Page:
Daily Archives: May 13, 2022

Comrades, Almost a Love Story

From the Chicago Reader  (April 22, 1997). — J. R.

ComradesAALS

Despite its sentimental aspects, this youthful, semitragic tale of two Chinese mainlanders in Hong Kong — the wonderful Maggie Cheung (Actress, Irma Vep) and pop star Leon Lai — and their fluctuating relationship as friends and lovers is the most moving film I’ve seen yet about that city’s last years under colonial rule (though the film’s final sections are set mainly in New York, where both characters emigrate). I suspect many Chinese viewers feel the same, because the film cleaned up at this year’s Hong Kong Film Awards, sweeping no less than nine categories (including best director, film, screenplay, and actress). Set between 1986 and 1996, and visualized by director Peter Chan with a great deal of inventiveness and lyricism, this movie is full of heart and humor, capturing the times we’re living in as no Western film could. Watch for a charming cameo by Christopher Doyle, the premier cinematographer of the Hong Kong new wave, as an English teacher. Film scholar and former Chicagoan Patricia Erens, now based at Hong Kong University, will introduce the Friday screening. Film Center, Art Institute, Columbus Drive at Jackson, Friday, August 22, 6:00; Saturday, August 23, 8:00; Sunday, August 24, 4:00; and Tuesday, August 26, 7:30; 312-443-3737.… Read more »

The Seven ARKADINs

The following article was partially written as a way of conserving space

while editing This Is Orson Welles (1991). A particular problem I had

throughout that project was having more material that I wanted to use

than I had room for. So I figured that if I could write and publish articles

elsewhere that incorporated portions of this material, all I had to do in the

book was allude to them.

Mr. Arkadin has always been the most difficult to research of the

Welles films that were finished in some form while he was alive —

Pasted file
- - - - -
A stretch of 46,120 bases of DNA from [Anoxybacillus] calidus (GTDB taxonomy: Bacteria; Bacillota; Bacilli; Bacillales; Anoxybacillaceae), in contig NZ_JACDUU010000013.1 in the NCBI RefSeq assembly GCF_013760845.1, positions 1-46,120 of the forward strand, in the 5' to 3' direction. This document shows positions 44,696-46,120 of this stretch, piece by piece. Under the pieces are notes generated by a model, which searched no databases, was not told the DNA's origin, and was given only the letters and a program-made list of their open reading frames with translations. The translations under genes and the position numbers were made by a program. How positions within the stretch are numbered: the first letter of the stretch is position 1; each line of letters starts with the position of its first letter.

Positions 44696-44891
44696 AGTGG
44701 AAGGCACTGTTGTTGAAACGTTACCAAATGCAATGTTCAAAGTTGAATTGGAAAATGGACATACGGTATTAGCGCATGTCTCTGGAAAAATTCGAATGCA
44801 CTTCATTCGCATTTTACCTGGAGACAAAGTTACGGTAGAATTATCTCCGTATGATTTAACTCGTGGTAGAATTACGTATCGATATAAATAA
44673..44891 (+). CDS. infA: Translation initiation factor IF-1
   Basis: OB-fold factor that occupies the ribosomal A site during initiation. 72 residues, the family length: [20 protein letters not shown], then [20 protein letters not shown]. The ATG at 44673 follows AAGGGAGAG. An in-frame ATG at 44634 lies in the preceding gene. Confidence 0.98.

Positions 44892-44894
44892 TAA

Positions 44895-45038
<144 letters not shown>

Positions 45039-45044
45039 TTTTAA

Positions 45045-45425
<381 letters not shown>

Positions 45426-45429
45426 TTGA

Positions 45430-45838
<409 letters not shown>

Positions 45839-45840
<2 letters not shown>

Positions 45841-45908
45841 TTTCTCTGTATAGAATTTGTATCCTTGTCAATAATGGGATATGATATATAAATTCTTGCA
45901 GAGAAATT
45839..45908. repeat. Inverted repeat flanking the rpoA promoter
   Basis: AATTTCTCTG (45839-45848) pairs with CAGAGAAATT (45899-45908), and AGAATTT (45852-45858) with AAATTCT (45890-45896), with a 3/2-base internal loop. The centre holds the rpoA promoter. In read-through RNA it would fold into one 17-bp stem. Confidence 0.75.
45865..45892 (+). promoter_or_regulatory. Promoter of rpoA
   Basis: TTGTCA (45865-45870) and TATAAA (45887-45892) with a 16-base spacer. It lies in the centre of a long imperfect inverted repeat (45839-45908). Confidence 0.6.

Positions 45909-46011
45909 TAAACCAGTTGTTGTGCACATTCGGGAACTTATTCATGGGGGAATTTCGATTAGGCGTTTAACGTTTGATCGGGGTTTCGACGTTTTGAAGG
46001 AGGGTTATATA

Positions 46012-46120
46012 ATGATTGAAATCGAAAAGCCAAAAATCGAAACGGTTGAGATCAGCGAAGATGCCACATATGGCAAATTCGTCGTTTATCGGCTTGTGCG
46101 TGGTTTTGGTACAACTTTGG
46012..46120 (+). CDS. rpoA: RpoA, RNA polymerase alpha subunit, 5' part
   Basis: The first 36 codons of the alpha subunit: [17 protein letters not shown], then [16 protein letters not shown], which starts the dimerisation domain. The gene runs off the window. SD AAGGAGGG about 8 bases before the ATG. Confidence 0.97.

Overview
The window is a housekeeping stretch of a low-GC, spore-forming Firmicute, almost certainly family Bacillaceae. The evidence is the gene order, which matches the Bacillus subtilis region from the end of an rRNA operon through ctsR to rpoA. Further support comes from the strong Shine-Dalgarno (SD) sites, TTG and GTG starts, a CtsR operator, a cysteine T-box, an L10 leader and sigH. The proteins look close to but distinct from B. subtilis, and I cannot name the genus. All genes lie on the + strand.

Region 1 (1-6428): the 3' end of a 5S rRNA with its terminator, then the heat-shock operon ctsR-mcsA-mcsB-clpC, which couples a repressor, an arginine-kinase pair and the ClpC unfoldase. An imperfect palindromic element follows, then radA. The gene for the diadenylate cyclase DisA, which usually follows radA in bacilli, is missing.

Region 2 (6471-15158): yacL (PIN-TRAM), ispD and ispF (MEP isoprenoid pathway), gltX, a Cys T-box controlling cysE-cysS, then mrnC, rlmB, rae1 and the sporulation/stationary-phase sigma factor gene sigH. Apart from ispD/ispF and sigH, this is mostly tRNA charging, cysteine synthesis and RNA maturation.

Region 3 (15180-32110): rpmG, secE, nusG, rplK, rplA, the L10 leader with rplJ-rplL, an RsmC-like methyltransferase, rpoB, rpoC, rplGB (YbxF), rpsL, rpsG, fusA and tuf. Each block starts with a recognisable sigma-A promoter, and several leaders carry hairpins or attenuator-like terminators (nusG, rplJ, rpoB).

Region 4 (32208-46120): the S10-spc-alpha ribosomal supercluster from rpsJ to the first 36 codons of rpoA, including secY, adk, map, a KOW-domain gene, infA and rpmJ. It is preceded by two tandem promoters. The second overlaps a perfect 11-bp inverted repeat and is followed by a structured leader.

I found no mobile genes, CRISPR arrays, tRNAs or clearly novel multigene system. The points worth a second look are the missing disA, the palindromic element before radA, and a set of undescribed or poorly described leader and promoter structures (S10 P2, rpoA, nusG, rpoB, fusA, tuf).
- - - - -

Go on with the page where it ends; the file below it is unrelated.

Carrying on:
partially because it remained such a painful memory to Welles due

to his friendship with Louis Dolivet, the producer, that he avoided

discussing it. Indeed, there was barely any material at all about it

in the tapes and drafts for This Is Orson Welles that I had

to work with. So as I tried to expand what I had via research,

I eventually hit upon the idea of publishing a piece in Film

Comment. (This appeared in January-February 1992.)

By necessity, much of what I included in this article was provisional.

(The same applies to a lesser extent to the dual commentary I

recorded with James  Naremore in early 2005 to the film’s “Corinth

version” [no.Read more »

Prole Models [CITIZEN RUTH & INVENTING THE ABBOTTS]

This appeared in the April 4, 1997 issue of the Chicago Reader. –J.R.

Citizen Ruth

Rating *  (Has redeeming facet)

Directed and written by Alexander Payne

With Laura Dern, Swoosie Kurtz, Kurtwood Smith, Mary Kay Place, Kelly Preston, M.C. Gainey, Burt Reynolds, and Tippi Hedren.

Inventing the Abbotts

Rating *** (A must see)

Directed by Pat O’Connor

Written by Ken Hixon

With Joaquin Phoenix, Billy Crudup, Will Patton, Kathy Baker, Jennifer Connelly, Liv Tyler, Joanna Going, Barbara Williams, and Michael Sutton.

By Jonathan Rosenbaum

The best insight into 20th-century repression I’ve encountered recently is contained in Sidney Blumenthal’s piece about Whittaker Chambers in the March 17 issue of the New Yorker. Chambers “lived in a time when it was easier to confess to being a [communist] spy than to confess to being a homosexual,” Blumenthal notes. He also remarks that Chambers’s behavior as a spy — “furtive exchanges, secret signals, false identities” — resembled his behavior as a homosexual, and that he “and a pantheon of anti-Communists for whom conservatism was the ultimate closet — J. Edgar Hoover, Roy Cohn, and Francis Cardinal Spellman — advanced a politics based on the themes of betrayal and exposure, ‘filth’ (as Hoover called it) and purity.Read more »